Phil Pastore, founder and managing director of GlobEcoMaine LLC, knew he had a good idea when he realized wood pulp could be made into strong cloth that was biodegradable.
Pastore had experience working with specialized materials at his former company, Fiber Materials Inc. of Biddeford, which makes strong composites for space craft and other high-tech applications. He knew strong materials could be applied to more common settings, like the kitchen.
He founded GlobEco in 2014 and started selling cloth made from biodegradable wood fiber in July 2015, backed by a $240,000 Community Development Block Grant that was matched by more than $300,000 from CEI.
He says a package containing two of GlobEco's Durafresh 9-1/2-by-11-inch cleaning cloths can replace 40 rolls of paper towels. The idea for an illustration on the product's packaging came from a demonstration at Whole Foods in Portland.
The company, with offices in Scarborough and Dover-Foxcroft, now sells the cloths, which average about $5.49 per package, in 1,400 stores, including Hannaford, Paris Farmers Union, True Value and Wegmans. That's up from 100 stores nine months ago. Revenue is under $500,000, and the company is not yet profitable. It has eight full-time employees.
The challenge for Pastore and Jeff Laniewski, chief operations officer, who also has an extensive background in materials at former company Tex Tech Industries Inc. of Portland, is to grow by bringing most of the production for the cloths to Maine. They currently use trees from Canada that are shipped to Vietnam for pulping and then other parts of Asia to be woven and spun into material before they are finished in the company's Dover-Foxcroft factory.
Pastore and Laniewski recently talked to Mainebiz about future products and plans to move more of the business to Maine. An edited transcript follows.
Mainebiz: What stimulated the move to Maine?
Phil Pastore: One example is Walmart, which came to us for a production order and offered us less money than our cost in Asia. Our supplier there said if they used Asian trees [to trim costs], those are laden with chemicals and the product would be of lesser quality. We're moving some of the fabric here now. We have an opportunity to grow our supply chain so it is U.S.-based rather than offshore.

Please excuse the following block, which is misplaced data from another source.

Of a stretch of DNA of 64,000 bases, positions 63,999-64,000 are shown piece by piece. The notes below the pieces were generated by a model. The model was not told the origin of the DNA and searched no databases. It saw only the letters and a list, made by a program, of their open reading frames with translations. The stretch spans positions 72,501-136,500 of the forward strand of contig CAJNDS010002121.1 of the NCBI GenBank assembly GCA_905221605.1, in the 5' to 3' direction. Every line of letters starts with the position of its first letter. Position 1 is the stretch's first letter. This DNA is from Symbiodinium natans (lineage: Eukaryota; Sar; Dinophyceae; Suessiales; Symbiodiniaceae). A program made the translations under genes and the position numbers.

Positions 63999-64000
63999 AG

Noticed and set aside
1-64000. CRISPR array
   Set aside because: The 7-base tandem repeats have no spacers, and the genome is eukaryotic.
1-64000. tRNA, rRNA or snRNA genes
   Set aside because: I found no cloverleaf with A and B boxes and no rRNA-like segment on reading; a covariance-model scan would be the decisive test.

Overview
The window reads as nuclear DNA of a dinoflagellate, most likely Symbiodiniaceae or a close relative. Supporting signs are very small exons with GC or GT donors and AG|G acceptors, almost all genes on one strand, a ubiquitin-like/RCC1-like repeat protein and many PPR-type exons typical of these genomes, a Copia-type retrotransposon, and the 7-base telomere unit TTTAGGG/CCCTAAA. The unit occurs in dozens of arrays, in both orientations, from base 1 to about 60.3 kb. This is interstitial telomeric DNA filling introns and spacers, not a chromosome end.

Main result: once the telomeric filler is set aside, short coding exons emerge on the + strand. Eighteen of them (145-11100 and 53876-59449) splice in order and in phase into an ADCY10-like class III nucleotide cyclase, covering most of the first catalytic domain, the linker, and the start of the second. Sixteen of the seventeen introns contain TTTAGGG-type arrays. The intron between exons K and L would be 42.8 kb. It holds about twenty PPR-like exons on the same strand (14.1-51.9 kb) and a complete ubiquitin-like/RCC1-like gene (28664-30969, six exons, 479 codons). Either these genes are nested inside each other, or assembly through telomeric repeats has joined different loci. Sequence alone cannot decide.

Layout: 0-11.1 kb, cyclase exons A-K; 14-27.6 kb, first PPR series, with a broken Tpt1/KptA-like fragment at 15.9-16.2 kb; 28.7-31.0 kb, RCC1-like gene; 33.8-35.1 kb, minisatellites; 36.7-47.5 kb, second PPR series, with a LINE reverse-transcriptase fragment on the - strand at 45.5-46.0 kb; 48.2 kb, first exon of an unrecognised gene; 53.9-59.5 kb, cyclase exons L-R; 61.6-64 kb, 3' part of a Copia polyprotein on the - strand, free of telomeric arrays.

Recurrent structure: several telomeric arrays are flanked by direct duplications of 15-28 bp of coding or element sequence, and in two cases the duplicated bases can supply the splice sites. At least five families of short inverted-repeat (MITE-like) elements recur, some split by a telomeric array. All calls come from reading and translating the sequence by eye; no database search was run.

MB: Are you talking to local companies?
Jeff Laniewski: Yes, we want to do the cutting, sewing and packaging here as well as the spinning and weaving. We were talking with True Textiles Inc. of Guilford to produce the cloth, but they were taken over by Duvaltex Inc., [a holding company based in Quebec, Canada]. We'll meet with them in April. We also are talking to a private investor who is a large land owner who would like us to use their trees. I can't say who. The closest pulping/dissolving facility is in New Brunswick, Canada, 18 miles from Houlton, which we could use instead of doing that in Asia.
MB: Is there other funding behind the company?
PP: We've raised more than $1 million so far, including from CEI and the CDBG. But we're working now with the Northern Forest Center on a $1.94 million New Market Tax Credit for which we also have to raise $1 million in equity. We'll start this over the next four to six months.
MB: What distinguishes your cloth from a sponge or paper towel?
PP: It's biodegradable, which means it degrades to dust in 12 to 16 weeks in a compost pile. And it rinses 99.9% clean. A sponge only rinses 15% to 20%, which means a lot of dirt remains in it. And compared to 40 rolls of paper towels, you only need two cloths that you can reuse and reuse. There's a $10 billion primary market now in the United States for cleaning and sponge wipes.
MB: Any other expansion plans?
PP: We'll go into new markets like cruise ships and hospitality. We plan to make an antimicrobial version.
JL: We'd like to grow into being active in the commercial arena, to help other bio-based companies in Maine.